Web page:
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Another Mars mission comes to a close

NASA officially brought the Phoenix mission to a close, as the U.S. space agency will cease operations and officially declare an end to the mission five months after it explored Mars.

The $428 million mission was originally scheduled for a three-month mission, but NASA was able to give it two extensions before the harsh Martian environment finally claimed it.  It has helped collect data on the northern arctic Martian plains, while helping collect valuable data that can be used for future missions.

"At this time, we're pretty convinced that the vehicle is no longer available for us to use," said Barry Goldstein, Phoenix project manager.  "We're actually ceasing operations, declaring an end to mission operations at this point."

Phoenix helped researchers learn some Martian soil is alkaline, and also helped confirm that ice may have melted on the Martian surface in the past.

The lander went quiet and has run out of sunlight necessary to power its batteries, while the temperature on Mars continues to drop.  Not completely unexpected, researchers still hoped they would be able to get another week or two of weather research out of the lander.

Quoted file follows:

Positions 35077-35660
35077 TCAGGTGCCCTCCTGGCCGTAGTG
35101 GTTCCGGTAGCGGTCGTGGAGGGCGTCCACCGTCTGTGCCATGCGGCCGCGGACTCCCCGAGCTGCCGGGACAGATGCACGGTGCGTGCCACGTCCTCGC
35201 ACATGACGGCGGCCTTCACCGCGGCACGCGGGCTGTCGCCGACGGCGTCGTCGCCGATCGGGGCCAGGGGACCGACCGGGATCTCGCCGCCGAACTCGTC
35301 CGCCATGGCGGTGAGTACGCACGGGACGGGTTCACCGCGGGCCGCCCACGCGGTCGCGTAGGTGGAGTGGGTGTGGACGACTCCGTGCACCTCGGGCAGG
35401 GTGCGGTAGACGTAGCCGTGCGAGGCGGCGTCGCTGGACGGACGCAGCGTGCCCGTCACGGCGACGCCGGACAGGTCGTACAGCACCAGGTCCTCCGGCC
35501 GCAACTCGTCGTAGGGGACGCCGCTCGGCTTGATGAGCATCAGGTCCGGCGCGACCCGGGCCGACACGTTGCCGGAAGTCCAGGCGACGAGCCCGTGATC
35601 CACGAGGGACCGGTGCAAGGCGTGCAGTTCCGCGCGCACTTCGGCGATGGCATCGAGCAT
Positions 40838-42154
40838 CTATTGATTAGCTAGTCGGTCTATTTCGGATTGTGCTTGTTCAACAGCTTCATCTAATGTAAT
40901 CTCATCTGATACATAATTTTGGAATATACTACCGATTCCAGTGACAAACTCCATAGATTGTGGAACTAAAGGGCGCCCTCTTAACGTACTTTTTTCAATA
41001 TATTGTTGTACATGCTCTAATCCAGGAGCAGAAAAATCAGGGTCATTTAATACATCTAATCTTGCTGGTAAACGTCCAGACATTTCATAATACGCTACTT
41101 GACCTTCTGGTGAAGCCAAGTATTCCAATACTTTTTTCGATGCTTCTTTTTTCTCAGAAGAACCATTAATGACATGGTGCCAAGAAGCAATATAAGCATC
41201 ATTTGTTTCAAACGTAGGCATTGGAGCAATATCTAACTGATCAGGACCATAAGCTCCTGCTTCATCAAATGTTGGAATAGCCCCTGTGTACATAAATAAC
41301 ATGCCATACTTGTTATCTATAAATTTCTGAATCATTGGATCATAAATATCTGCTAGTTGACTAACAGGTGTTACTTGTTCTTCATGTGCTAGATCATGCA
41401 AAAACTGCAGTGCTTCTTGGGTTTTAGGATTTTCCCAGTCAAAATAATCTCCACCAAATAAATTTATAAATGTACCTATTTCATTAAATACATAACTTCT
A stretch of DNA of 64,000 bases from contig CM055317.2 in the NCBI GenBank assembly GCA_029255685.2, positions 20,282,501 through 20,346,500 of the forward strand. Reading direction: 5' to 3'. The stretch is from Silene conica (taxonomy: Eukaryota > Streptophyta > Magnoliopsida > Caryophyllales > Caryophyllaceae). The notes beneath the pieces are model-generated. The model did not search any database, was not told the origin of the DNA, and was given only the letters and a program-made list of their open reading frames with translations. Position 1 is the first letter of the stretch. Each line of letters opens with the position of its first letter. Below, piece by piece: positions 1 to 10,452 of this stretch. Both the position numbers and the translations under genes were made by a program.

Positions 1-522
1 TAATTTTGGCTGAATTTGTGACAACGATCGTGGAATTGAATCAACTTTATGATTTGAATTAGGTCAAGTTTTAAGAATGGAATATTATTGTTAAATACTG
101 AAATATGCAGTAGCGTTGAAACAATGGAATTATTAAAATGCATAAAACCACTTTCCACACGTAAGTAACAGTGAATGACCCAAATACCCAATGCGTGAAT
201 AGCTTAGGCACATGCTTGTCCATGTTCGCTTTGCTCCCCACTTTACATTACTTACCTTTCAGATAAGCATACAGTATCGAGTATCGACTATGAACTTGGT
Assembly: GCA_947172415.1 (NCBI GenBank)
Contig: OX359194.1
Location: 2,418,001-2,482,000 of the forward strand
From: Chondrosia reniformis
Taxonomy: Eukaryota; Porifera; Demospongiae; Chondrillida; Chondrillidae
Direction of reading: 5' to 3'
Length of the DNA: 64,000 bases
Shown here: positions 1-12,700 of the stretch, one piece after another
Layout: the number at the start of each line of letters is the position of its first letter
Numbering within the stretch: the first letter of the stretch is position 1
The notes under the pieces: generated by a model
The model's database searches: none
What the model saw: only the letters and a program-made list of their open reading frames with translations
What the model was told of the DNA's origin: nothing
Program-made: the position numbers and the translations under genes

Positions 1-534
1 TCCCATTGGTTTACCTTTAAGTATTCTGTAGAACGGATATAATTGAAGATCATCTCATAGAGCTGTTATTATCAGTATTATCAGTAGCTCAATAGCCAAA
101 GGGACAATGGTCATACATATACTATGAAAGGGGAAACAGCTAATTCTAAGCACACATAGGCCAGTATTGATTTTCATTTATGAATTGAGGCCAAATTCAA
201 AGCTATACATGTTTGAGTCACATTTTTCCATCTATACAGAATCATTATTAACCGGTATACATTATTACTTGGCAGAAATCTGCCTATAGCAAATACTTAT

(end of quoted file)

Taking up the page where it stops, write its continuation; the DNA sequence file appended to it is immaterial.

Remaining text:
Engineers will have two satellites orbiting the Red Planet just in case the spacecraft responds, but NASA isn't optimistic they'll hear anything.  Even though the mission is over, researchers look forward to analyzing the large amount of data Phoenix helped collect during its mission.

"Phoenix has given us some surprises, and I'm confident we will be pulling more gems from this trove of data for years to come," said Peter Smith, Phoenix Principal Investigator working at the University of Arizona.

The last communication from Phoenix was received last Sunday.





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